Mentoring a key to success

Cities assembling the ingredients for a strong entrepreneurial ecosystem should concentrate on the connections between them as well.

That’s the conclusion of a recent study on St. Louis’ emerging startup system by the Kauffman Foundation. The foundation chose St. Louis because of its recent jump in entrepreneurial activity. The report released this fall examined the Gateway City’s connections between entrepreneurs, between support organizations, between entrepreneurs and support organizations and miscellaneous support connections.

It explored the roles of the nonprofit Arch Grants program and organizations such as BioSTL, Lab 1500, the Center for Emerging Technologies and the Skandalaris Center for Entrepreneurship at Washington University. Among the conclusions:

• Connections between entrepreneurs were many and valuable.
• Support organizations coordinated and collaborated to a high degree.
• Support organizations provided two types of support: broad (mentoring, connecting) and financial and functional (incubation, pitch practice, business model assistance).
• Mentorship and peer-to-peer learning was often cited as most valuable by startups.
• Universities were not as great a source of entrepreneurs as often assumed. It was usually students or post-doctoral researchers who commercialized university-based research, not faculty or tech transfer offices.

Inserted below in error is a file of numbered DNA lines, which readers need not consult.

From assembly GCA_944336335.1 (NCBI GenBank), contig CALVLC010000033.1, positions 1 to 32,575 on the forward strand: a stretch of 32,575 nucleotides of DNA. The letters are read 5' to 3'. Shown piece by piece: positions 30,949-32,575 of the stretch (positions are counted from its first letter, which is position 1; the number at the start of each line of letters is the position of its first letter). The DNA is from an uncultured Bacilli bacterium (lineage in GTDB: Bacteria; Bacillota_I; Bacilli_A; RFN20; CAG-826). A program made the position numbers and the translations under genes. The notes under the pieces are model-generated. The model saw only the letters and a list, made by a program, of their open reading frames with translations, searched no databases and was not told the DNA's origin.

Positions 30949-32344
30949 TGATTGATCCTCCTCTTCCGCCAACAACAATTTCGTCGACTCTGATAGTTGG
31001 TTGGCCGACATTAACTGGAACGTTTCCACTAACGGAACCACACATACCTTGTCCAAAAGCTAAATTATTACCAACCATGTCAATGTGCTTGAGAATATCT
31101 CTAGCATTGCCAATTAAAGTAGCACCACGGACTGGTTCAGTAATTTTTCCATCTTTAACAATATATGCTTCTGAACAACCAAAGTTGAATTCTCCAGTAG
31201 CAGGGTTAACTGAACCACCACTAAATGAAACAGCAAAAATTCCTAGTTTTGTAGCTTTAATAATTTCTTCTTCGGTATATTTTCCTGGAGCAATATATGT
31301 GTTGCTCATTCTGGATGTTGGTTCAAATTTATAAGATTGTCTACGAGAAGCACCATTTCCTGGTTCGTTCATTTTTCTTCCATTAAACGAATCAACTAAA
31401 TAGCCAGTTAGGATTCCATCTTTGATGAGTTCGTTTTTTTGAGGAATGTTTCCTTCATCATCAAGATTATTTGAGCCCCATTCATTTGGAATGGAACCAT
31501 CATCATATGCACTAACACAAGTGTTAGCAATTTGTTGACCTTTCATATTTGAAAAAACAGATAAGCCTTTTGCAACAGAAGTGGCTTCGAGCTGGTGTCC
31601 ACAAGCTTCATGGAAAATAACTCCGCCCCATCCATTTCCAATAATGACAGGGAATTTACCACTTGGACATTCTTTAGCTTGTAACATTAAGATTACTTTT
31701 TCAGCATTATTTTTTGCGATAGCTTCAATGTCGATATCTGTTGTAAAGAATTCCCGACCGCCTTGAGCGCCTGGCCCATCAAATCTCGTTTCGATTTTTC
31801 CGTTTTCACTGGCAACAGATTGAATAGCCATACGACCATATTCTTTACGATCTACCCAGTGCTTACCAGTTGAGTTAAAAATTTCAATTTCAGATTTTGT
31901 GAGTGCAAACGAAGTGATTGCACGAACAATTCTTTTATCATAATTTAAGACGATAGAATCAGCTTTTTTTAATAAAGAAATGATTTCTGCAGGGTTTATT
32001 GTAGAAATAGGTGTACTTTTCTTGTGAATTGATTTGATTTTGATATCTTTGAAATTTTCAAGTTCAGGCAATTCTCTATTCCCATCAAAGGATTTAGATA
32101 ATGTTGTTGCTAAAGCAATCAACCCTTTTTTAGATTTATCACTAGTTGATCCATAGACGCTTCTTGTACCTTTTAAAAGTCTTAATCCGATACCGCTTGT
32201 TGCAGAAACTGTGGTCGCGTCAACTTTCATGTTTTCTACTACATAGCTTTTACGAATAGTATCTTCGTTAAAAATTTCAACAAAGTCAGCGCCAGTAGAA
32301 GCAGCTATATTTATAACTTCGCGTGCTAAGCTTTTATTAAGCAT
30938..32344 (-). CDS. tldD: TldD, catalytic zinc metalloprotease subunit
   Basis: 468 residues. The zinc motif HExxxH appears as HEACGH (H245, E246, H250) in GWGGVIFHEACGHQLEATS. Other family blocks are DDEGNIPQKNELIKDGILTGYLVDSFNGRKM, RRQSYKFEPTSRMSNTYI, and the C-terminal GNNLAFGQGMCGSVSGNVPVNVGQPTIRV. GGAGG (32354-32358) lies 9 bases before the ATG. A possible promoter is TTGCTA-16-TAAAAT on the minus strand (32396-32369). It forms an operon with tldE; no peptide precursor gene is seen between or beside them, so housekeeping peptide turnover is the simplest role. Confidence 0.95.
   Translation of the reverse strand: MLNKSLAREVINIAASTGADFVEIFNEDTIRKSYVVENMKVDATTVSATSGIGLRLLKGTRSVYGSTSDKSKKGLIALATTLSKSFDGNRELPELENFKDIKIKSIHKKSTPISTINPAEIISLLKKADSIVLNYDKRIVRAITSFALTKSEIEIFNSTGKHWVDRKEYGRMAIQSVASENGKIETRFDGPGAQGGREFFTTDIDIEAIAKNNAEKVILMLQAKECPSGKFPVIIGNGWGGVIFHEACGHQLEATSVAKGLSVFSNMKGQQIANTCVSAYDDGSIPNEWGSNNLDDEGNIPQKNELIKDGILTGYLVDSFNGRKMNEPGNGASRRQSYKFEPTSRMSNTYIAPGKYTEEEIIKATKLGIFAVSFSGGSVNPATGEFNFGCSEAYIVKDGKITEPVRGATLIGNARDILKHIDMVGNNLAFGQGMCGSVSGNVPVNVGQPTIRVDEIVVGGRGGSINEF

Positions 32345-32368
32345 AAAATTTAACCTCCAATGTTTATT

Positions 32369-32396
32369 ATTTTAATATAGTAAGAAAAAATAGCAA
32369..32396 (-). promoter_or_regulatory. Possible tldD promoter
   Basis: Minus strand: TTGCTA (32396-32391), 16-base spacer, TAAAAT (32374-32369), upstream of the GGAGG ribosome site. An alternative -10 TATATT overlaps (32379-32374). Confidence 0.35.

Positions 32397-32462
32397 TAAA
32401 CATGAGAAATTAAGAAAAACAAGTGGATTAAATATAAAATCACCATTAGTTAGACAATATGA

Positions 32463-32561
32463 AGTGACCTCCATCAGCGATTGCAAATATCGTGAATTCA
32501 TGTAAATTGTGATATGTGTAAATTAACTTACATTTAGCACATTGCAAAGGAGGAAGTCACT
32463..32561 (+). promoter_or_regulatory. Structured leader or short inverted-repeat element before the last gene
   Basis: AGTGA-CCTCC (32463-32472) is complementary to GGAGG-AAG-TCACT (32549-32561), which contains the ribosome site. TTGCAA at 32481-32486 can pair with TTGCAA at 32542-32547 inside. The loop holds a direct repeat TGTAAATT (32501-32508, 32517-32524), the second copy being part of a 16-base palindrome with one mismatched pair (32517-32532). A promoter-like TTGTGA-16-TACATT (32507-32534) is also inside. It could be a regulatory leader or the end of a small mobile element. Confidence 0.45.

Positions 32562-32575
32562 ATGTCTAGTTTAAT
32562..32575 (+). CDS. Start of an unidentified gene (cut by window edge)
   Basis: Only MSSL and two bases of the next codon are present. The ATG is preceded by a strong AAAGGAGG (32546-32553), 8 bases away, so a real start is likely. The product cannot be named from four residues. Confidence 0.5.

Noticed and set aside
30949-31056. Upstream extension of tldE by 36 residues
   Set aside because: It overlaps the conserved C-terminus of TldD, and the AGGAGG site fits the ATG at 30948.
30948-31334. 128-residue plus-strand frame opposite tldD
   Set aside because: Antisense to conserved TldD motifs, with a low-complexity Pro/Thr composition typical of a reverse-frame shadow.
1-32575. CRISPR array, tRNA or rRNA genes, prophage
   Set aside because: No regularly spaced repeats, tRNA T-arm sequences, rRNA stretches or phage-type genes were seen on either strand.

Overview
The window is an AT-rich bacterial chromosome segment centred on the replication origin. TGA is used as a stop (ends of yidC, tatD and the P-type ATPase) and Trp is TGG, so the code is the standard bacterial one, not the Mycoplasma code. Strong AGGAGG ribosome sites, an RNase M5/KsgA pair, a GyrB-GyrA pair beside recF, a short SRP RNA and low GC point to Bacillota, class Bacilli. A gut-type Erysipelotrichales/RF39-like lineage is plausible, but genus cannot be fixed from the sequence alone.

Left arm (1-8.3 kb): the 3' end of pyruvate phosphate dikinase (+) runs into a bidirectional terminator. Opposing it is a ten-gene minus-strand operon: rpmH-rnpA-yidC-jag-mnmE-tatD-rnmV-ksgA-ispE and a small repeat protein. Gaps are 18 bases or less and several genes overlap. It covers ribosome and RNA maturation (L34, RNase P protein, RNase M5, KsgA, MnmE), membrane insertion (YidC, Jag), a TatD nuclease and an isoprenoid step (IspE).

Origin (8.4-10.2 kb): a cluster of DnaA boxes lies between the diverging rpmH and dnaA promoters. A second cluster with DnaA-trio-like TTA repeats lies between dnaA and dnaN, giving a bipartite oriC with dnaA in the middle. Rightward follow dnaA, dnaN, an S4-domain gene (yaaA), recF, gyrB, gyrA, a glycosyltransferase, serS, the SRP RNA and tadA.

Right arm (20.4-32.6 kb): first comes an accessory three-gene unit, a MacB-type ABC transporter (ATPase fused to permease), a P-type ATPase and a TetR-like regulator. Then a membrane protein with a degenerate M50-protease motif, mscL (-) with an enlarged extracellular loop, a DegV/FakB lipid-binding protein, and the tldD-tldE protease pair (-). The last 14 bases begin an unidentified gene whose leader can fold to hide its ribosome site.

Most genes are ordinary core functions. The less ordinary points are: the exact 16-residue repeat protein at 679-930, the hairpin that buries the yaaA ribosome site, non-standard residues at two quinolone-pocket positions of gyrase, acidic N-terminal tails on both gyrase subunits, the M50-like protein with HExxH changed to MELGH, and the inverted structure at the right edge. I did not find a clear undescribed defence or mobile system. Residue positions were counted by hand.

The researchers were most struck by the importance of interaction between experienced and nascent entrepreneurs:

“Entrepreneurs learn from other entrepreneurs, and from mentors who have entrepreneurial experience. . . Furthermore, this learning process was not exactly knowledge acquired through educational training from universities, but practical knowledge acquired through personal interactions and experimentally applied to a tailored case that each entrepreneurs was facing at the moment,” the study found.

So what can other cities learn from what’s happening in St. Louis?

• Focus on connecting entrepreneurs so they can learn from each other.
• Communicate and collaborate with other entrepreneurial support organizations for regular readjustment of the local ecosystem.
• Cultivate experienced local entrepreneurs to connect them with newbies.
• Support organizations should recruit staff with entrepreneurial experience.
• If a public venture fund has already been established, distribute smaller prizes to multiple startups, rather than one large prize, so that a group of entrepreneurs can become a cohort.
• Reorganize incubators to connect entrepreneurs and enhance peer-learning. Support organizations should be housed in incubators.

Photo by Dave Herholz


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